Another area that impacted the dominance of Western Europe was the conflict with France, and the period known as the Babylonian Captivity (1309-1377). It was during this time, that the Papal States in Italy were forced to pursue policies that further damaged the papal image. [12]. The argument between Pope Boniface VIII (1294-1303) and Philip IV (1285-1314) was over the church and the state, and who had the most power.
In the struggle for power, it also brought with it the 14th century heresies and the medieval ideas for a universal church. Radical reformers of the Protestant Reformation began questioning the hierarchy and what the personal relationship was between the teachings of the church and the call for being a servant of God. John Wycliffe (1320-1384) and Jan Hus (1369-1415), rejected the powers of the clergy and advocated for them to embrace poverty rather than luxury and to follow Christ and his humble teachings. [13].

The Positive And Negative Ramifications The positive and negative ramifications of this was that despite the barbarian invasion over the west, the church and the conversion of Christians had a major effect on the barbarian government. The fact that the church basically built the Western Empire and the Vandal Kings were “behaving with noble charity,” speaks volume for the original plan of Christian orthodoxy. [14]. The establishment of Western Civilization and the alliance between the Franks and the papacy came with the reign of Charlemagne. The importance of having a Germanic ruler, along with an emperor who had a spiritual responsibility was a plus for the medieval civilization. In understanding his religious duty to continue education, Charlemagne provided an opportunity for everyone to be able to study the Bible and the teachings of the early church fathers. This was the focus of the Carolingian Renaissance, and it was a time were everything from social issues to rational ideas were communicated because the level of literacy had greatly improved. [15]. However, because of his ability to have so much power in education, the Byzantine Empire began forcing their ideas of Christianity onto the remaining parts of Rome. [16]. This caused the crusades, along with the persecution of Muslims and Jews as King David captured Jerusalem. (2 Kings 25). Another ramification was the Monastic Ideal, and the impact it had over papal authority. Many retired abbots, as well as patriarchs, bishops, and priest would reside in the monasteries as a safe haven from the effect of the Reformation and its reformers. [17]. After the decline of the Carolingian empire, it is was the “obedience to the Rule” that these former popes and monks would continue on in their characteristics of being the “vicar of Christ.” [18]. Regardless of how hard it got or the persecution they endured, they would live a life of love and continue on in the tradition that the Roman Catholic Church and the Apostle Peter once displayed.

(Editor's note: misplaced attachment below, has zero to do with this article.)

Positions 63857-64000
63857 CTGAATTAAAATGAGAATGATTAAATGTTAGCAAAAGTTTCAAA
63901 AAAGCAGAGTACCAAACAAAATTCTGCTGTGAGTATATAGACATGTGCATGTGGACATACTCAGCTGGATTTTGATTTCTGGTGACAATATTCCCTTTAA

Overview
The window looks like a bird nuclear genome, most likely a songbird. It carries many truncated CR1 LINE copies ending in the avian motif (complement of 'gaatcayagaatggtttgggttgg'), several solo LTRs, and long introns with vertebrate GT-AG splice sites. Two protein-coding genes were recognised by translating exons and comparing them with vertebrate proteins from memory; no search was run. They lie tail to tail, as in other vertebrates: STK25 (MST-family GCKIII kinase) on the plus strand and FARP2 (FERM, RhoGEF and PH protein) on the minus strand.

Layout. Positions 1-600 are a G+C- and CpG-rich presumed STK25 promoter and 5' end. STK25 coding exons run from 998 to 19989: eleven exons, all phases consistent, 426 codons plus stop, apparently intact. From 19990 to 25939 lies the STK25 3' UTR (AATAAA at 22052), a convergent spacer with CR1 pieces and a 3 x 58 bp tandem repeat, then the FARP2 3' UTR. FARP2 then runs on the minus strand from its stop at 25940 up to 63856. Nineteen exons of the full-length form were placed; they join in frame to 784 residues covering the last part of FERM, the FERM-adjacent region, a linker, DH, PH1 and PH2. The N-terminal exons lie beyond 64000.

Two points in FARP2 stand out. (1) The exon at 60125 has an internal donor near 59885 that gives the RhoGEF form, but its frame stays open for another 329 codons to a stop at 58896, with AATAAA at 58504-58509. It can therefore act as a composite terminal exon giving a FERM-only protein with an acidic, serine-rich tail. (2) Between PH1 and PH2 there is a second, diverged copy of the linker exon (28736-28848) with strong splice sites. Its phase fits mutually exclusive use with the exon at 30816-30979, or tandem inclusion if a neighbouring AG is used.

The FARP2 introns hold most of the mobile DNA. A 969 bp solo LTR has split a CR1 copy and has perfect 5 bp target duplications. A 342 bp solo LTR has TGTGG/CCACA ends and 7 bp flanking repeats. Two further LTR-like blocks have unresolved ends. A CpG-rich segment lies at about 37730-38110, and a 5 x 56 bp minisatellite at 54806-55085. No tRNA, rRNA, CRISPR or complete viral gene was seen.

Conclusion In conclusion, the fact that “Jesus Christ is the same yesterday, today, and forever,” is something that cannot be disputed. (Hebrews 13:8). It goes to show that the Apostolic Church and the foundation of Christian orthodoxy that started in Rome with Jesus’ charge to Peter to build his church, is one that still applies today. If it weren’t for the papacy and the early church fathers passing on this legacy to us, we as Christians wouldn’t know what it means to share in the sufferings of Christ. Like Peter, this comes with the ability to live unimpeachable and to recognize the victory in unjust suffering or persecution. (1 Peter 2:11-3:22). The ability to live before God, and submit to the government is one that the church has withstood. We as Christians today, can glean from the history of Rome. The factors that bring dominance over our relationship with Christ and those we encounter is one of war. The questions we must ask ourselves is, will we fight the battle of the world, or will we surrender to God and his will for the church and for us individually. Hopefully, it will be the latter of the two.

Bibliography

Beet, W., The Rise of the Papacy: AD 385-461. (1910). Retrieved from https://openlibrary.org/books/OL13508374M/The_rise_of_the_papacy Elwell, W. Evangelical Dictionary of Theology, Second Edition. Grand Rapids, MI: 2001, Baker Book House Company.

Gonzalez, J., The Story of Christianity: The Early Church to the Dawn of the Reformation,
Volume 1. New York, NY: 2010, HarperCollins Publishers.

Lutzer, E., The Doctrines That Divide: A Fresh Look at the Historic Doctrines That Separate
Christians. Grand Rapids, MI: 1998, Kregel Publications.

Nelsons NKJV Study Bible, Nashville, TN: 1997, Thomas Nelson, Inc.

Perry, Chase, Jacob, and Von Laue (2009). Western Civilization: Ideas, Politics, and Society 10th
Ed. Boston, MA: Wadsworth Cengage Learning.

Robertson, J.C., Fall of the Western Empire (A.D. 451-476): Sketches of Church History, from AD 33 to the Reformation. Retrieved from http://biblehub.com/library/roberston/sketches_of_church_history_from_ad_33_to_the_reformation/chapter_xxiii_fall_of_the.htm [1]. Elwell, 2001, pp. 888.
[2]. Ibid, pp. 888.
[3]. Lutzer, 1998, pp. 68.
[4]. Ibid, pp. 69.
[5]. Ibid, pp. 69.
[6]. Robertson.
[7]. Perry, Chase, Jacob, and Von Laue, pp. 165.
[8]. Beet, 1910.
[9]. Ibid, pp. 280-281.
[10]. Ibid, pp. 218-219.
[11]. Ibid, pp. 279.
[12]. Ibid, pp. 279-280.
[13]. Ibid, pp. 282.
[14]. Robertson.
[15]. Ibid, pp. 217-220.
[16]. Gonzalez, 2010, pp. 315-321.
[17]. Ibid, pp. 327-334.
[18]. Ibid, pp. 328 and 889.